Playlist: “係咁先啦 (feat. Kayan9896)” - MC $oho & KidNey, Kayan9896 / “~旋轉with me*” - Serrini / “I Wish” - Jace Chan / “10,000ft.” - Kiri T / “Unfollow我是你做過最貼心的事” - 惡夢扭蛋 / “末日快車” - The Hertz / “漪” - Just a broken machine, 2K88

So you want to get into… soulful rock Hong Kong underground music?

Hong Kong’s indie scene defines itself through an infusion of genres with no clear lines, pinned to its melting pot of cultural influences and cross-collaborative production methods. But an undertone of hybrid-soul ties the emerging artists together as voices speaking on the Asian experience in a global context. 

Leaning towards lo-fi R&B are R.I.D.D.E.M. and Cehryl, whose choice of English lyrics is stylistic, influenced by their local roots and international upbringing. They sing of love and loss with a sound filled with nostalgia from seamless transitions of indie pop melodies and new wave jazz.


Meanwhile, rock and ‘70s charm echo in unison in bands like Fds/4eva, Science Noodles, and Charming Way, all of whom mix Cantonese and English riffs. These indie rock bands talk to the misfits by singing about coming-of-age stories, love, and friendship. Many of their tracks are framed with the backdrop of Hong Kong in mind, as seen in the track titled “Victoria,” named after Hong Kong’s famed harbor, and “Seven Winds,” with its metaphors of the everpresent howls of the tropical winds. The sounds and lyrics ring true to anyone familiar with Hong Kong. 

Meanwhile, the tense socio-political climate in Hong Kong comes through in songs by N.Y.P.D. (Nan Yang Pai Dui, or  “South Pacific Party”), a punk-rock band that leans heavily into satire. In the song “美之 (Mee & Gee),” they describe the local thrift stores in competition with local fast-fashion brands Giordano and Bossini.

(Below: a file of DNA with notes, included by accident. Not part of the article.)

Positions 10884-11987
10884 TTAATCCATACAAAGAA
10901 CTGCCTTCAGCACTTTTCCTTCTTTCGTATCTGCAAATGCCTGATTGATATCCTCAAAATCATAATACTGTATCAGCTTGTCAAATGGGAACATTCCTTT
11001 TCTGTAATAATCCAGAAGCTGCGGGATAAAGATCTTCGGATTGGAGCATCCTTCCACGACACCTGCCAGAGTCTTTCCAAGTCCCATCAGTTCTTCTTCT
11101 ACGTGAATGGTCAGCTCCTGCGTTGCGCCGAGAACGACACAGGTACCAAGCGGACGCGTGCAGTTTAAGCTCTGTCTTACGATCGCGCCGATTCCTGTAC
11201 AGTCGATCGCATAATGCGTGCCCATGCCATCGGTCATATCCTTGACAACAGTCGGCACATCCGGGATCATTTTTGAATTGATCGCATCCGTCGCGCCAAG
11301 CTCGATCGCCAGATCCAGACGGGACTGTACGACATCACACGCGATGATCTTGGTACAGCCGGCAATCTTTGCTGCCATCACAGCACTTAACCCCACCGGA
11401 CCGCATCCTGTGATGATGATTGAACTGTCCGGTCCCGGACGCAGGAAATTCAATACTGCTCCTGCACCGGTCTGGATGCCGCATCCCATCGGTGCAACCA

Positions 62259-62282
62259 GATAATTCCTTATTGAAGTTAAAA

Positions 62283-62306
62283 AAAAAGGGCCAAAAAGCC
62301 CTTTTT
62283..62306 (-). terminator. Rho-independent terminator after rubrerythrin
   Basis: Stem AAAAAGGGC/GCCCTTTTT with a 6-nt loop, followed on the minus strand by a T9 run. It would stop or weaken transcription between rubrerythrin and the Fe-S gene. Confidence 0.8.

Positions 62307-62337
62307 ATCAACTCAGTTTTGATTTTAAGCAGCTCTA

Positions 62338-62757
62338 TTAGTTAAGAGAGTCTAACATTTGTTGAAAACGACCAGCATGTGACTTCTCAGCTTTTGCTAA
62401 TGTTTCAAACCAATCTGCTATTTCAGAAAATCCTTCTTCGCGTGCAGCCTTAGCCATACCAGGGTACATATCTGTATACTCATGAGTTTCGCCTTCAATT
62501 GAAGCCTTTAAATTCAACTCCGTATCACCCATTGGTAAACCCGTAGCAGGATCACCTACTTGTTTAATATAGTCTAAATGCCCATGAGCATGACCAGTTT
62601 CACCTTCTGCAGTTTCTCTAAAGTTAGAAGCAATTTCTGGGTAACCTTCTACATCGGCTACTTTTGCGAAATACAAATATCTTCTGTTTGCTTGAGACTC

Listen to this when you’re… feeling reflective.

You’ll dig this if you like: Gracie Abrams, Rex Orange County, Joji, Clairo, Arctic Monkeys, Northeast Party House

Playlist: “Hide n Seek” - cehryl / “I wish I can be Rich” - Anna hisbbuR / “In Debt” - RIDDEM / “Indie Yoga” - Science Noodles / “@renee_0928” - Fds/4eva / “Victoria” - Charming Way / “Another Sunny Day” - Arches / “Seven Wind” - Wellsaid / “美之 (Mee & Gee)” - N.Y.P.D. 南洋派對 / “Aged Toy” - Jingyi


So you want to get into… Canto-rap Hong Kong underground music?

Canto-rap is all about raw, localized themes that talk about rebellion, identity, and youth culture. Notable artists in the movement include Matt Force, GrymeMan, Lai Kei, and Big Spoon, whose records are powered by a blur of hard bars and melodic tones, reflecting the high-pressure society they grew up in. Meanwhile, YoungQueenz takes inspiration from traditional Japanese and Chinese melodies set to trap-rap bars, revealing a live fast, die young mentality.